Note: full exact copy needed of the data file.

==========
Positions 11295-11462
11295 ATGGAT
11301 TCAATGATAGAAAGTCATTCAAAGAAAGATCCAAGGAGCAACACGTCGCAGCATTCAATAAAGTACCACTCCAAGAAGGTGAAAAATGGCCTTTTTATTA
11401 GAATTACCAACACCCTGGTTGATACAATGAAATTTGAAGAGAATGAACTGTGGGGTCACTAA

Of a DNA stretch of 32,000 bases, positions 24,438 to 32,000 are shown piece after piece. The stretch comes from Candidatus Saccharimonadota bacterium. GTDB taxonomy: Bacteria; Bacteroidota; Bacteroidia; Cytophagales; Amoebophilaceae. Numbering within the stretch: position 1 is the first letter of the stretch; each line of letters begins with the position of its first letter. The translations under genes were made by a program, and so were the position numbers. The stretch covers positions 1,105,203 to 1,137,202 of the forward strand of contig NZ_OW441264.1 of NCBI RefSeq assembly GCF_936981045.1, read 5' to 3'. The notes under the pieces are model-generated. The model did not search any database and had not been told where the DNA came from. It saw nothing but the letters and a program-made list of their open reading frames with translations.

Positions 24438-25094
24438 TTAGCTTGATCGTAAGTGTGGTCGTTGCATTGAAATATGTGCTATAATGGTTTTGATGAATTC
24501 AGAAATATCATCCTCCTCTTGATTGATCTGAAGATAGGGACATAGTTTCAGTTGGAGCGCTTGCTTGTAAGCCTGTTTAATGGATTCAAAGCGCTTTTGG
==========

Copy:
Positions 11295-11462
11295 ATGGAT
11301 TCAATGATAGAAAGTCATTCAAAGAAAGATCCAAGGAGCAACACGTCGCAGCATTCAATAAAGTACCACTCCAAGAAGGTGAAAAATGGCCTTTTTATTA
11401 GAATTACCAACACCCTGGTTGATACAATGAAATTTGAAGAGAATGAACTGTGGGGTCACTAA

Of a DNA stretch of 32,000 bases, positions 24,438 to 32,000 are shown piece after piece. The stretch comes from Candidatus Saccharimonadota bacterium. GTDB taxonomy: Bacteria; Bacteroidota; Bacteroidia; Cytophagales; Amoebophilaceae. Numbering within the stretch: position 1 is the first letter of the stretch; each line of letters begins with the position of its first letter. The translations under genes were made by a program, and so were the position numbers. The stretch covers positions 1,105,203 to 1,137,202 of the forward strand of contig NZ_OW441264.1 of NCBI RefSeq assembly GCF_936981045.1, read 5' to 3'. The notes under the pieces are model-generated. The model did not search any database and had not been told where the DNA came from. It saw nothing but the letters and a program-made list of their open reading frames with translations.

Positions 24438-25094
24438 TTAGCTTGATCGTAAGTGTGGTCGTTGCATTGAAATATGTGCTATAATGGTTTTGATGAATTC
24501 AGAAATATCATCCTCCTCTTGATTGATCTGAAGATAGGGACATAGTTTCAGTTGGAGCGCTTGCTTGTAAGCCTGTTTAATGGATTCAAAGCGCTTTTGG